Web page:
The trunk of the sago palm hides more than carbohydrates.
If the tree is cut down and left on the ground - or if the trunk is split open and its shavings set aside in a container - for about three months, the eggs of a type of beetle hatch into plump white larvae that are a well-loved (by some) source of protein.
After we'd seen the sago's trunk processed into flour and sampled a few sago starch snacks, we turned our attention to sago worms. Longtime readers of EatingAsia know that we are not 'adventure eaters' and that we have a problem with the 'Bizarre Foods' approach to food travel reportage. We don't land in a locale and ask to be directed to the weirdest, wackiest, wildest food possible, because we're interested in learning about cultures and people via their food, not in characterizing a locale's cuisine based on the Eeewwww Factor.
But, we came to Banza barangay to learn how a palm tree is turned into a foodstuff basic to many Southeast Asian cuisines. The larvae that grow in the sago palm are also eaten. It seemed to be something we should investigate.
In this case the larvae were 'incubated' in a mound of sago trunk shavings. After the critters are unearthed they're dropped in a cup of water for a rinse.
The worms varied in size from about two to five or six centimeters. Squishing one in half reveals the source of their appeal: sago worms are nothing but head and gooey fat.
Here, the worms are often eaten as is, uncooked, just popped in the mouth after perhaps a dip in nipa vinegar or tuba (sago worm kinilaw, as it were).
We couldn't go there, and here's where nurture-not-nature comes into play. We simply could not bring ourselves to place one of those fat, wriggling things in our mouths. Our Filipino companion, a Manila native, had come determined to try sago worm kinilaw. He couldn't do it either.
Happily for us - because we did want to taste the worms in one form or another - they're also eaten cooked.
Fried in a dry pan over high heat, to be precise, with a couple of pinches of salt.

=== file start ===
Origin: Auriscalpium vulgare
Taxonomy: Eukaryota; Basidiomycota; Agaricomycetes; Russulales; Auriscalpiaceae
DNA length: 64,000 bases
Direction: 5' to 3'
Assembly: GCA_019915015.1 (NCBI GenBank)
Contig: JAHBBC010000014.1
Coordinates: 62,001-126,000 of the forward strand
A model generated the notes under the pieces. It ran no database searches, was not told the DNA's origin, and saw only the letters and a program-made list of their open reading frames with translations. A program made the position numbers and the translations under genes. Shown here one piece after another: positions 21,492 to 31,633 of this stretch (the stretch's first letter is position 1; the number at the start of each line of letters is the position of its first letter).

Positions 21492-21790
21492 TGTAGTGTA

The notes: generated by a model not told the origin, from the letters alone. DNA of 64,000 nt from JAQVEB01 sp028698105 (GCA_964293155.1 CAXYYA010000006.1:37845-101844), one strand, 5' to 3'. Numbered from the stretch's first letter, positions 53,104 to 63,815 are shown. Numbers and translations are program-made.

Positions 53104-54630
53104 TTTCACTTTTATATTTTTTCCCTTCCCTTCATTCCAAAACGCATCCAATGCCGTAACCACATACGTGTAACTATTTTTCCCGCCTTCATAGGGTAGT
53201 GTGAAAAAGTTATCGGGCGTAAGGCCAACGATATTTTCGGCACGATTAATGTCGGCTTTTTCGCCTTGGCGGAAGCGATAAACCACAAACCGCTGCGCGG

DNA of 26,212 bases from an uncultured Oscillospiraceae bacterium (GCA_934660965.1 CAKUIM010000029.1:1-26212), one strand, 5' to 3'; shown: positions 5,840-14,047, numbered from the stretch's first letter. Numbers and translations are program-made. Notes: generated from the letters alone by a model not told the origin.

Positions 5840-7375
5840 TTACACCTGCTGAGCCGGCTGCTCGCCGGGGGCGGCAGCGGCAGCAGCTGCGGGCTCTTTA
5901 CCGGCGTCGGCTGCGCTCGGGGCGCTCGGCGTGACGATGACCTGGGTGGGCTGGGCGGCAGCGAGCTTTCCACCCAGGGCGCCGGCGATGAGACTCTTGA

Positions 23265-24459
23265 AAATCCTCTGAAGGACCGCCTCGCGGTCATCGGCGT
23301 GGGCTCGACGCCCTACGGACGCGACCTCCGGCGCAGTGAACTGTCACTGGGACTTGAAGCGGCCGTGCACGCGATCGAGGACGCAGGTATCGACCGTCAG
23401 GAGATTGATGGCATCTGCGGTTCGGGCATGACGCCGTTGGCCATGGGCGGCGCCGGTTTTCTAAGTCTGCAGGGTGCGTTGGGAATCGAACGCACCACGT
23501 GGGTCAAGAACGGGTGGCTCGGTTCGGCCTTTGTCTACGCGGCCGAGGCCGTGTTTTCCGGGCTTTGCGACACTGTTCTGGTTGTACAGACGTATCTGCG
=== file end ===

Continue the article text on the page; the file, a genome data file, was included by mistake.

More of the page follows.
As the worms cook they become translucent and, after a few minutes, we could literally see the fat bubbling underneath their skins. At this point the cook used the sharp edge of his spatula to break the skins and allow the liquid fat to escape into the pan.
After about fifteen minutes the larvae were transformed into the golden brown, shrunken specimens in the opening photograph, something much easier to contemplate putting in my mouth than the very worm-y worms they'd started out as.
And frankly, they were delicious. Crispy, salty, and greasy, with a lick of smoke - what's not to love? Our friend said they reminded him of chicharron; we wished for vinegar for dipping. After munching on several of the smallest larvae I went for a meatier specimen. More fat and some chewy 'meat' which, to me, evinced a pleasant bit of prawnish brine.
Most of the villagers declined to partake when we offered the plate around. Many wrinkled their noses in disgust (especially the ladies - sago worms are pulutan or 'drinking food'; they're also, as with so many other 'difficult' foods, said to be an aphrodisiac).
Would I seek them out again? No. Tasty as they were, they were far from the most delicious thing we ate during our time on Mindanao. But if a serving were laid in front of me I'd probably down a few, especially if I had an ice-cold San Miguel in one hand.